Jeff Gilder has seen the light.
It dances in the eyes of men who cut their racing teeth on the half-mile of dirt that was Columbia Speedway.
“Every driver we talk to has stories,” Gilder says. “It just was a critical track back in the day. If you won at Columbia, you were something.”
Amen, Buddy Baker says.
“If you won a race at Columbia, you know that you had done something,” says Baker, whose first career start in what is now known as NASCAR’s Sprint Cup Series came at Columbia on April 4, 1959.
Ever since he heard details about the racers’ reunion schedule at the site of a track where engines roared for more than 40 years before shutting down in the early 1970s, Baker knew he had to be there.
Baker, the Charlotte native who also saw his father, Buck, make hundreds of competitive laps at Columbia, is not the only one who has special memories of that track.
Not only did Richard Petty get seven his 200 wins in NASCAR’s top series there, it’s also where he raced for the very first time in a Convertible Division race on July 12, 1958. NASCAR’s top series ran at Columbia 43 times with names like Tim Flock, Buck Baker, Curtis Turner, Jack Smith, Junior Johnson, Speedy Thompson, Lee Petty, Ned Jarrett, Rex White, Cotton Owens, David Pearson and Bobby Isaac all getting victories.
But the records of stock-car racing’s major league series are only a small part of the story of a track where drivers from all over the Southeast learned and honed their craft.
“What made it for Columbia is that they decided to race on Thursday nights,” said longtime Lowe’s Motor Speedway president and general manager H.A. “Humpy” Wheeler, who started going to races there while he was a student at South Carolina. “Nobody had anything else to do.”
Because Thursday was payday for soldiers stationed in Columbia, and if the track had waited until Saturday most of those potential paying customers would have been out of money.
Gilder, who says he has been a race fan for as long as he can remember, created a site, www.racersreunion.com, to bring attention to drivers who competed in stock-car racing’s early years.
“The whole thing is about putting fans back in touch with retired drivers,” Gilder said. “The thing about a lot of race fans is that they’re fans of a driver for life, even after that driver drops out of the spotlight. But the sad thing is some of the drivers are sitting at home thinking that nobody remembers them or cares where they are.”
Fond memories of Columbia Speedway kept popping up on the web site, Gilder said. So he rode to the site of the track in Cayce, S.C., and the light came on in his eyes, too.
“That,” Gilder says, “is hallowed ground.”
The idea of next week’s reunion, which will be held on the actual pavement left over from after the clay surface was paved in 1971, didn’t take long to take off.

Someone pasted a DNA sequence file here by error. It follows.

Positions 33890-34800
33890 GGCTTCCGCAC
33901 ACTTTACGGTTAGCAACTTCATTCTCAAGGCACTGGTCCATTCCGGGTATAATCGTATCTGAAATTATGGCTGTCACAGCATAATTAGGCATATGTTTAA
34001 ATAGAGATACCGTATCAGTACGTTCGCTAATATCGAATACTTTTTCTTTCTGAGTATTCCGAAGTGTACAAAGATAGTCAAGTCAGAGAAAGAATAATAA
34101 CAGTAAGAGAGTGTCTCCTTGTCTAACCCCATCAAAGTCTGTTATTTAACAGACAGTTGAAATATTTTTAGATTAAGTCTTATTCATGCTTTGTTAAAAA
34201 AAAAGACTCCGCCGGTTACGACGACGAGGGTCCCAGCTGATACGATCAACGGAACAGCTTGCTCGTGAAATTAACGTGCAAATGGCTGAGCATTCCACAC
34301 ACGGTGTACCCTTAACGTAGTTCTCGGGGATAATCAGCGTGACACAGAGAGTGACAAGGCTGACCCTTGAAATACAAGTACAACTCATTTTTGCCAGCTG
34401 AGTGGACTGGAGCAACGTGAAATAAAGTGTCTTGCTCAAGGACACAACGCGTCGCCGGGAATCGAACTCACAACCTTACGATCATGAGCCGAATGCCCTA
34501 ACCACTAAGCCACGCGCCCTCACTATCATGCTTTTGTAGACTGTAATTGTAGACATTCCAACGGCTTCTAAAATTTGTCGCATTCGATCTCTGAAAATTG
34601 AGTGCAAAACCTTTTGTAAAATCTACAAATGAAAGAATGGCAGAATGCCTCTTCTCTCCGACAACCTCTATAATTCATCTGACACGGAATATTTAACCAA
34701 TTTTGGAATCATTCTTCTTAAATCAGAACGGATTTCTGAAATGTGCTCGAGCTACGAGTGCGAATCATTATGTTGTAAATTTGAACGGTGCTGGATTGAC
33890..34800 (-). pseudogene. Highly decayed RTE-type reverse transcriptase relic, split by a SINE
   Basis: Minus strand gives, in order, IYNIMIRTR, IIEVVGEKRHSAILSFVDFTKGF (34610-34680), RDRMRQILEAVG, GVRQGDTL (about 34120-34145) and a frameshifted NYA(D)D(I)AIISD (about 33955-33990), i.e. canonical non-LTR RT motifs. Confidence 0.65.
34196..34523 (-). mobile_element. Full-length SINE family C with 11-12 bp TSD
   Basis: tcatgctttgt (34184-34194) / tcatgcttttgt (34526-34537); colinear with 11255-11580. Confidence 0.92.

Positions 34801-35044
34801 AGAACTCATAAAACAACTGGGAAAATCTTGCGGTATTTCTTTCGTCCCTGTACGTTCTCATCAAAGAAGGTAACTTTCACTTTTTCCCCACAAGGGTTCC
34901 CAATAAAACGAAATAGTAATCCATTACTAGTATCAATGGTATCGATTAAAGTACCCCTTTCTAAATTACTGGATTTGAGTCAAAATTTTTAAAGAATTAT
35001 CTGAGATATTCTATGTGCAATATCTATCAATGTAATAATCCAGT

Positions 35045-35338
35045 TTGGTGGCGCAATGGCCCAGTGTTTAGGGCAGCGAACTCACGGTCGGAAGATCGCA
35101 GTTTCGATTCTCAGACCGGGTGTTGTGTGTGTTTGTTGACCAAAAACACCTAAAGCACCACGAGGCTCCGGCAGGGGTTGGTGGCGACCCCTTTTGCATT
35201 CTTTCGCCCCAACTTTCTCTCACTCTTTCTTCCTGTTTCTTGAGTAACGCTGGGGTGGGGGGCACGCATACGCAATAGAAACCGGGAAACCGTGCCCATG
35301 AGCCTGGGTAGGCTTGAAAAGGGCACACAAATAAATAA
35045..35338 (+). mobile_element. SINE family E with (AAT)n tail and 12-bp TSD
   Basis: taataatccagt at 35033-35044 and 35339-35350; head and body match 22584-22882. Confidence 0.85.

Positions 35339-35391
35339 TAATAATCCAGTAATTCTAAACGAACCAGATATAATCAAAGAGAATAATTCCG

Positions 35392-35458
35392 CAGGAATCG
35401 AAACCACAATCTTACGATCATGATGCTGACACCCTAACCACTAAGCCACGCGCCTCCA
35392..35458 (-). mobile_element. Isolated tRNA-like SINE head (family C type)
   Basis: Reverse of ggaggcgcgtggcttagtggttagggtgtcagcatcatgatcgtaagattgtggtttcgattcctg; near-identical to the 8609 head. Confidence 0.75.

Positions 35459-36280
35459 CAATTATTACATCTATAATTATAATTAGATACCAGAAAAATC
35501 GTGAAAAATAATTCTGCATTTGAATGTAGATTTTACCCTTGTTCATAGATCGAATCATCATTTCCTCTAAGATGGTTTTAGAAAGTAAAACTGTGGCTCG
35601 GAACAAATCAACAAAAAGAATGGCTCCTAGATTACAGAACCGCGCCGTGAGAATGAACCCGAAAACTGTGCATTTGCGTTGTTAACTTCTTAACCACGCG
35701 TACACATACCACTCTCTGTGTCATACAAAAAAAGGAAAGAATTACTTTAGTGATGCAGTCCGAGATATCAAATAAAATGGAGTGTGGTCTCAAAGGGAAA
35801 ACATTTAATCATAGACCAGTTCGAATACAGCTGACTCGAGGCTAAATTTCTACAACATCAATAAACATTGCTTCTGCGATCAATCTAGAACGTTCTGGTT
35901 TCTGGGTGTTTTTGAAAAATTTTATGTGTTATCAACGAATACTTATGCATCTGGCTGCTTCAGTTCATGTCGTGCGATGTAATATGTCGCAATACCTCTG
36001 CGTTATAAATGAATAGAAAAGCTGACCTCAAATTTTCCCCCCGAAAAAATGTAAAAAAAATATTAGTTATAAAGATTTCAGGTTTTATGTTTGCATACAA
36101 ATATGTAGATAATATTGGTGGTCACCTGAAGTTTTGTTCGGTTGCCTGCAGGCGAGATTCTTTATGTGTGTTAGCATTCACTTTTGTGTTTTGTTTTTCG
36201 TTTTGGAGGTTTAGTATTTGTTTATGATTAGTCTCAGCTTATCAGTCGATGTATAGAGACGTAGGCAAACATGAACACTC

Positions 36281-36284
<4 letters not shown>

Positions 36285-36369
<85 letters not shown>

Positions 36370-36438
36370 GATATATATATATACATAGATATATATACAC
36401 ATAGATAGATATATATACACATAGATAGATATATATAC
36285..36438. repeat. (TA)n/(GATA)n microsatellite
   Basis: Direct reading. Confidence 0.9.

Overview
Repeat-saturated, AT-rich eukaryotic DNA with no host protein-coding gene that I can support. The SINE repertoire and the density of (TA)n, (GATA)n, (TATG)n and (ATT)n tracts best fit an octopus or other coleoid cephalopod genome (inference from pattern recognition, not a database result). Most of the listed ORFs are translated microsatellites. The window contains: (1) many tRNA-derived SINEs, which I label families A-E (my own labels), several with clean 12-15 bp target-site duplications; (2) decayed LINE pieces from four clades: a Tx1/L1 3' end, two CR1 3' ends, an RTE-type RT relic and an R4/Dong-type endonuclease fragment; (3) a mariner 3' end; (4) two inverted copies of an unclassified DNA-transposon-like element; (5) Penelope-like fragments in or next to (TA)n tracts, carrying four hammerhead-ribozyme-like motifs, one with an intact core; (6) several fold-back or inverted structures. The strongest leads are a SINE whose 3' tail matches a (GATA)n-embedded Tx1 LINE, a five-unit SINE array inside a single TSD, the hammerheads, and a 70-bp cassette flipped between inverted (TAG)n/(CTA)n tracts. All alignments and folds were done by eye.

“I have never in my life been involved in something where so many passionate people want to see something happen,” Gilder said. “We’ve had more than 80 volunteer to work on the track. We had one guy who said he wanted to come down to rebuild the old flag stand. He got there and saw we could use some help, so he left and, two hours later, he was there with two tractor-trailer loads of heavy equipment.”
The workers have cut down trees and cleared the weeds so that vintage cars will be displayed – three-wide – on the old racing surface. Tents for autograph sessions and food vendors will be set up on what was pit road.
Things will kick off Friday night at Maurice’s Barbecue just down the road. After food and music there, vintage cars will have a “cruise-in” to the track site behind a flatbed truck that on Saturday will be a centerpiece of the reunion.
In Columbia’s heyday, a flatbed was always parked between turns 1 and 2. It was one part media center and one part hangout.
“If you wrecked out of a race there, most of the time you wouldn’t even go back to the garage,” Buddy Baker says. “You’d just go down and climb up on the flatbed. You knew that’s where everything was going to be happening.”
Jim Hunter, now NASCAR’s director of corporate communications, started going to Columbia with his teammates on the South Carolina’s football team. Like Wheeler, Hunter also did a stint as a reporter at Columbia’s afternoon newspaper, the Record, and found himself watching the action from the back of that truck.
“When I was going there they had a bounty on Ralph Earnahrdt – they called him “Last Lap Ralph” because he would wait until the last lap and win,” Hunter says. “He had Dale down there with him, and Dale must have been 12 or 13, just hanging around.”
Hunter and Wheeler both said they saw a race where Turner showed up late wearing a business suit. Turner took off his coat, jumped in the car wearing his dress shirt with a loosened tie still around his neck and won the race.
“Joe Weatherly tapped Buck Baker coming off the fourth turn on the last lap and won there one night,” Wheeler says. “Buck said, ‘I didn’t know Joe was that hungry.’ ”
Buddy Baker remembers a post-race fracas between Tiny Lund and LeeRoy Yarbrough.
“LeeRoy kept getting mad at Tiny, who was just a mountain, and we would tell him, ‘You cannot mess with that man,’ ” Baker says. “But after one race LeeRoy got so mad that he went running at Tiny and tried to knock him down. LeeRoy just bounced off. Tiny reared back to take a swing at LeeRoy and a police officer saw what was going to happen. The officer threw his leg out to block Tiny’s punch and Tiny broke his ankle.”
Hunter chuckles when he hears that story.
“It could be rough,” Hunter says. “But it was some great racing.”